You have a notable Text for that, Jer. 44. 16. 17. the people say there, The word that thou hast spoken to us in the name of the Lord we will not heare, but we well doe whatsoever commeth out of our own mouth, to burn incense to the Queen of Heaven. VVee will goe on in that way to burne Incense to the Queene of heaven talk as long as you will.

And so you have it Jerem. 20. 10. Goe (saith God) passe over the Isles of Chitrim, and see, and send unto Kedar, and consider deligently, and see of there be such athing; Hath a nation changed their gods, which yet are no gods? Men are setled in the wayes of Idolatry, and will never give o∣ver the worshipping of their gods; but you have forsaken me: therefore be astonished O ye heavens at this, and be ye horribly afraid, be ye very de∣solate, saith the Lord. So Micah. 4. 5. All people will walke every one in the name of his god: Their hearts are set upon it, they will doe it.

Spirituall whoredome doth mightily besot the heart. I suppose you know the sext, it is a very famous one, Esay 44. 19. 20. None considereth in his heart, neither is there knowledg nor understanding to say, I have burnt part of i in the fire, yea also I have baked bread upon the coales thereof, I have rosted flesh and eaten it, and shall I make the residue thereof an abomina∣••? shall I fall down to the stock of a tree? He feedeth on ashes, a seduced heart hath urned him aside that he cannot deliver his soul, nor say, Is there not a lie in my right hand. And so Rev. 16. 11. where, those that were gi∣ven up to Antichrist, though they were tormented, they blasphemed the God of heaven, because of their pains and their sores, and they repented not of their deeds.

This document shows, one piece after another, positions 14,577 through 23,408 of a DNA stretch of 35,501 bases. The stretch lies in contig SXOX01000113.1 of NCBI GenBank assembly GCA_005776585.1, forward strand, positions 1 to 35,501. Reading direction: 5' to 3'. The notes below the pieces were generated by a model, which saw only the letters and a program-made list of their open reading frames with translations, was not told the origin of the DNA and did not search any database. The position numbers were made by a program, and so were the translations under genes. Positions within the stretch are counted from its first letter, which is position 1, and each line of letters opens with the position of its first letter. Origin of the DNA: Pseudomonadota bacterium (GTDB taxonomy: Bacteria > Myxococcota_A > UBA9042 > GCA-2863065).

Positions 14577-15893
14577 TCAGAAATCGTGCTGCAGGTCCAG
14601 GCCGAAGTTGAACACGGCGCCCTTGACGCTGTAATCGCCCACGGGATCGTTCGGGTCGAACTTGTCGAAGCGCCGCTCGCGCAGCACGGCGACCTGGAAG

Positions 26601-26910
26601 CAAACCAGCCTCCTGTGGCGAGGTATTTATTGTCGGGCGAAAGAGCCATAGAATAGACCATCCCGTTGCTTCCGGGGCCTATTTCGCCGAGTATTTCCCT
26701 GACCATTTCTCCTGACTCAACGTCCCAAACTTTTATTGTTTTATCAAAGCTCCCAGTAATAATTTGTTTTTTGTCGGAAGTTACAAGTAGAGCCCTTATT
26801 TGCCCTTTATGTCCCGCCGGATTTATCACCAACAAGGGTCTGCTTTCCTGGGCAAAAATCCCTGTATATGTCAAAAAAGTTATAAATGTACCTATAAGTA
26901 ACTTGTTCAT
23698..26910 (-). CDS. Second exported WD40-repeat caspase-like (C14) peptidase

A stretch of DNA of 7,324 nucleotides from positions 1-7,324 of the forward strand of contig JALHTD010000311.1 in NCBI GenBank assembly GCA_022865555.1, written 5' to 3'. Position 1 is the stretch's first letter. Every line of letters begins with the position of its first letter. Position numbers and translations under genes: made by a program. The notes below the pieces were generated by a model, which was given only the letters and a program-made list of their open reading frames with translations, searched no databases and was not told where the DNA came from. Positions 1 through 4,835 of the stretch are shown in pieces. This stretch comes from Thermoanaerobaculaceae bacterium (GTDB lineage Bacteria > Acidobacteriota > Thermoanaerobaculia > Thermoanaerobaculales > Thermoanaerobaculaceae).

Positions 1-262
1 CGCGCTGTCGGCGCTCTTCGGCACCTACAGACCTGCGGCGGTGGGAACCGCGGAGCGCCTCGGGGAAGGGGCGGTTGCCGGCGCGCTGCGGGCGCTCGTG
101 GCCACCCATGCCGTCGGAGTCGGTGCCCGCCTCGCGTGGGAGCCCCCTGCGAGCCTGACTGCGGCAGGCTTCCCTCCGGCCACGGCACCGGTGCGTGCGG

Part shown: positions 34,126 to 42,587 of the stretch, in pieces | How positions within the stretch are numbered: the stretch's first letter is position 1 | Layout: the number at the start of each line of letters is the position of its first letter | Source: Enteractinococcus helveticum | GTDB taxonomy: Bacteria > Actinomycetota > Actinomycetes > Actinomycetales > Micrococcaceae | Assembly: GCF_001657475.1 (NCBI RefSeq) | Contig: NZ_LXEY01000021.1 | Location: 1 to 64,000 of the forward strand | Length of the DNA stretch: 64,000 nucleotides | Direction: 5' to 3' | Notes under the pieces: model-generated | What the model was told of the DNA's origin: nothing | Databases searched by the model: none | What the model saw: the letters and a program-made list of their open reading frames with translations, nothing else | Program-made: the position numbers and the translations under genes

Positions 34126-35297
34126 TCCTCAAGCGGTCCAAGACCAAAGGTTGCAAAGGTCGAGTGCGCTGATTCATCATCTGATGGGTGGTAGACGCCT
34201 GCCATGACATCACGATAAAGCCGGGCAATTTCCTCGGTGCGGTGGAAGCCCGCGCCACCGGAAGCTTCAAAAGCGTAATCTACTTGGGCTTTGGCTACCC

Thirdly,* wilfulnesse in any sinne, but especially in these sinnes, is a very great aggravation of it: I will have no mercy upon them, I will give them up, why? They have done shamefully, and they have said, I will goe after my lovers. There are a great many who in their passion think it a brave spi∣rit to say, I will, and I will, and I will, and I care not, say what you can, or whatsoever becommeth of it I will doe, or I will have this and this: Espe∣cially men in place and of estates are not able to endure the controlling of their will in any thing, and therefore when their wills are but crost, they burst out into outragious speeches, and fall a blaspheeming, and swearing, and saying they will have their wills, though it cost them their lives.